Actor And Helicopter Pilot Jan-Michael Vincent Dead At 73

Jan-Michael Vincent
Jan-Michael Vincent, left, on the set of Vigilante Force with RECOiL writer/director/actor Brian DiMaio, right. DiMaio was originally called on to play the role of cynical Vietnam War veteran Aaron Arnold. Despite waiting months for DiMaio to grow the hair and beard for the role, the part was eventually recast with actor Kris Kristofferson after a contract dispute.

Asheville, NC- Actor Jan-Michael Vincent, former star of “Airwolf,” died on February 10th due to bradycardia. His death was made public last Friday. He was 73.

Besides his most famous TV role as String Fellow Hawke on “Airwolf” from 1984-1986, he also appeared in such TV shows as “Bonanza,” “Dragnet” and “Lassie.”

On the big screen, Vincent appeared in such films as “Hooper,” “Last Plane Out,” “RECOiL” and “Beyond the Call of Duty.”

He is survived by his third wife, Patricia Anne Christ, and his daughter from his first marriage, Amber Vincent.

Joaquin Phoenix To Star In Film Version Of “Airwolf”

Airwolf: The Movie

One can’t help but wonder how long the studio sat on this film before giving it a green light. The male cast is looking a little long in the tooth.

Los Angeles—Paramount Pictures confirmed at a press conference yesterday that they will begin filming in Vancouver and Georgia next month on a film adaptation of the 1980s helicopter action drama, “Airwolf.”

Joaquin Phoenix has been cast as the lead, Stringfellow Hawke. Dennis Franz will star as Hawke’s co-pilot/father-figure/sidekick Dominic Santini.

The series, created by TV icon Donald P. Bellisario, ran on both CBS and the USA Network between 1984 and 1987. Bellisario,who officially retired from Hollywood in 2007 after clashing with “NCIS” star Mark Harmon, will reportedly have no involvement with the film.

Hawke’s love interest, Caitlin O’Shannessy, will be played by Disney star/singer Olivia Holt.

Barry Van Dyke will reprise his role in the television series and portray Saint John Hawke, Stringellow’s long-lost, kidnapped brother.

Denzel Washington has been signed to play Archangel Coldsmith-Briggs, an agent with “The Firm” who recruits Hawke to steal back the futuristic helicopter after its unstable creator steals it and uses it to commit acts of terror against the United States.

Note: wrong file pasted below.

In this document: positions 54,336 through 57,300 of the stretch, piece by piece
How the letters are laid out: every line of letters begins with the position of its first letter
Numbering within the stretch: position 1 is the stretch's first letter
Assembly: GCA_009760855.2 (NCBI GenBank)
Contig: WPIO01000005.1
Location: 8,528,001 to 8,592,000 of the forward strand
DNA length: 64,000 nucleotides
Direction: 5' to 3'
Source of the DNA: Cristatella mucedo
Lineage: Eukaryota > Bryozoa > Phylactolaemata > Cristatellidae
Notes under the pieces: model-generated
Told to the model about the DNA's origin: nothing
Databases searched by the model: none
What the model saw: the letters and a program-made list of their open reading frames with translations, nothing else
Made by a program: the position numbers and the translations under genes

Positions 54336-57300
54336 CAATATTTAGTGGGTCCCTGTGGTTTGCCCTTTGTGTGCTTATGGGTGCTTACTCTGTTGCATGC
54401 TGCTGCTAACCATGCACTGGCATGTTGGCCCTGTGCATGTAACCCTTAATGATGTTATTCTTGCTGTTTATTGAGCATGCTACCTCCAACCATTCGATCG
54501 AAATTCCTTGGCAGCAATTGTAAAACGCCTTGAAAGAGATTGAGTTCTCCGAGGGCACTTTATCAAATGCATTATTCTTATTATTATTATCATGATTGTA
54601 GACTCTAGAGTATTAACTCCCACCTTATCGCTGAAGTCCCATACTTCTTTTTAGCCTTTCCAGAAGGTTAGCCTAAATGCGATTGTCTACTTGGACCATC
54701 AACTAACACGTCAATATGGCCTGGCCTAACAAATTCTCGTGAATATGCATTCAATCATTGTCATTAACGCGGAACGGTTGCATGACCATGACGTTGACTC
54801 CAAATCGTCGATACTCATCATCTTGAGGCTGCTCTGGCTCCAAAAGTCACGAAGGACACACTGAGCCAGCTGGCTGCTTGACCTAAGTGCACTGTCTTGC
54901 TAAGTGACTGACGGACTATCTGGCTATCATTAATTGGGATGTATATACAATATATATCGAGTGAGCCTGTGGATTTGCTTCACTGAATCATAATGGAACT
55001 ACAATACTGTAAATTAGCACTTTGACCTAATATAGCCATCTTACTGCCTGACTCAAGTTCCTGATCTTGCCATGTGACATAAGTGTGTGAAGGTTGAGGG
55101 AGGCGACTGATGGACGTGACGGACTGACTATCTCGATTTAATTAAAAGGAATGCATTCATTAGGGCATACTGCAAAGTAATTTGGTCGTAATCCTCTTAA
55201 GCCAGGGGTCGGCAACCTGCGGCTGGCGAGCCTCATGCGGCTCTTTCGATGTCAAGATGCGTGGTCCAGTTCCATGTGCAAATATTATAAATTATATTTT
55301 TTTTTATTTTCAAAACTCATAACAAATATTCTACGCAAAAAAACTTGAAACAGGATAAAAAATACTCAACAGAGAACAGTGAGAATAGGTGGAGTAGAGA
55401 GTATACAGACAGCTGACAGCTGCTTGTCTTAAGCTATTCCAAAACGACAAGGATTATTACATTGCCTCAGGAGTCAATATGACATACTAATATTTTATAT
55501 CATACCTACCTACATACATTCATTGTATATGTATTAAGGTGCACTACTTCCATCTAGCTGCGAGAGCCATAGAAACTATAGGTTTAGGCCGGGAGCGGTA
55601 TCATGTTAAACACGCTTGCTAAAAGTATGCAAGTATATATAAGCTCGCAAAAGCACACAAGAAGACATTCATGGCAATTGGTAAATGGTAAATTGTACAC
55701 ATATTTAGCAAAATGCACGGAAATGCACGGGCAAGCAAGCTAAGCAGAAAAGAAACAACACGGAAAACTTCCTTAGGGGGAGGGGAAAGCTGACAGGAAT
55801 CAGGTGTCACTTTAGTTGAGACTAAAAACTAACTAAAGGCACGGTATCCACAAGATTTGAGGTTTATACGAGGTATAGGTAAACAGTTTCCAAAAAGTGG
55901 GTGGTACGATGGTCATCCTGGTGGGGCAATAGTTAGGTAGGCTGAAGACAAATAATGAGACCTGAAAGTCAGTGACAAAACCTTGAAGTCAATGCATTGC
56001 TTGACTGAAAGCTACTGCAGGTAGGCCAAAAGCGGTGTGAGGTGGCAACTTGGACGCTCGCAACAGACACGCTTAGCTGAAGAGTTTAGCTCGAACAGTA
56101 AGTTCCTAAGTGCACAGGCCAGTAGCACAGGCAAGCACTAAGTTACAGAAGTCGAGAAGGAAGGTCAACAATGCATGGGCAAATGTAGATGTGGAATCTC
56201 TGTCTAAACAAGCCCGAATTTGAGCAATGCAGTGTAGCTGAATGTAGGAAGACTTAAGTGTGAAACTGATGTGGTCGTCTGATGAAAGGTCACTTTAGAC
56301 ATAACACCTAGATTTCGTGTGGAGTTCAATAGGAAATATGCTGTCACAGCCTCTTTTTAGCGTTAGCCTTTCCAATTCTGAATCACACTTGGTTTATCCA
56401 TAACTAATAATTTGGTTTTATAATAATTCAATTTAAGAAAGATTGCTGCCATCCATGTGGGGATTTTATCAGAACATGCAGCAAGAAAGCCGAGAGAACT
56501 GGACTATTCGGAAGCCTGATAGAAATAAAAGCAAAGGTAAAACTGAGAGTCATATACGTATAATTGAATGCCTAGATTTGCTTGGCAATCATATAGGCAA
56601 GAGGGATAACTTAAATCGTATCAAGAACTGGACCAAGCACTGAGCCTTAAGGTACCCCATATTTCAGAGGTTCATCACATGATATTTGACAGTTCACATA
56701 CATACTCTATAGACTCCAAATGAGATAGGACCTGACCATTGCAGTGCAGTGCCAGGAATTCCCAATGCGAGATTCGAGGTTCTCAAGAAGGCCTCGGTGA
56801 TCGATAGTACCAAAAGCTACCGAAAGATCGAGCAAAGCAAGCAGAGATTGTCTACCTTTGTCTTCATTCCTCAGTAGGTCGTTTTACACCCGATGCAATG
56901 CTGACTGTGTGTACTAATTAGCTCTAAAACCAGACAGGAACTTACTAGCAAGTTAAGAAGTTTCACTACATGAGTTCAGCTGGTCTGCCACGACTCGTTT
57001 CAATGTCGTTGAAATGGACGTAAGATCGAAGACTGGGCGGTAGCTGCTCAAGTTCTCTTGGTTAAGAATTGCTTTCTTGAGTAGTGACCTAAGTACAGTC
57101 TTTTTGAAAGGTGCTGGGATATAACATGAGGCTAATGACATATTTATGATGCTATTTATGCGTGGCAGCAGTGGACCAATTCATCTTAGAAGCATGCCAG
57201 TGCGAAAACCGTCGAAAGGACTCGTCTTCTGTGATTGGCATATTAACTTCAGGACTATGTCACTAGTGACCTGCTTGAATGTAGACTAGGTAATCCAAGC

Edward Kitsis and Adam Horowitz, most famous for writing on “LOST,” have been tapped to pen the script, with Christopher McQuarrie reportedly in talks to direct.

“While it is true that no current executive at ‘Paramount’ was alive when the TV show aired, most of the creative team has watched episodes online,” a rep with the production company said. “And they weren’t bad, to be quite honest. It was pretty good. And we are confident that with the right script, and a good amount of CGI, we can bring the story into the 21st century and to a whole new audience. We’re very excited. Truly.”

Phoenix also took to the podium to discuss the announcement, but said nothing during the 14 minutes he took questions from the media, before slowly walking off the stage and eating a banana. Holt said on Twitter that she was “super, crazy, MEGA excited to be in this movie! I LUVED (sic) watching AIR WoLF (sic) when I was little! SO Exited!! (sic). XOXO <3” Continue reading

“We Often Just Go Off on An Adventure And See Where Our Hearts Lead Us!” A TDQ Q&A With Actress Sondra Currie

Sondra Currie

You guys might not know this but here at The Daily Quarterly we consider ourselves a bit of a loner. A one-man wolf pack. But when we interviewed Sondra Currie we knew she was one of our own. And our wolf pack grew by one.

This week’s TDQ Q&A is with actress Sondra Currie. Sondra spoke to us about working on our favorite TV show of all time, “Magnum, PI,” as well as how the entertainment industry has changed over her career and her latest project, “Ganymede Pan.” Here is this week’s TDQ Q&A with actress Sondra Currie:

The Daily Quarterly: Who were your favorite actresses growing up?

Sondra Currie: Katharine Hepburn & Marilyn Monroe. Now, it’s Helen Mirren, Judi Dench and Cate Blanchett.

TDQ: What made you want to be in show business?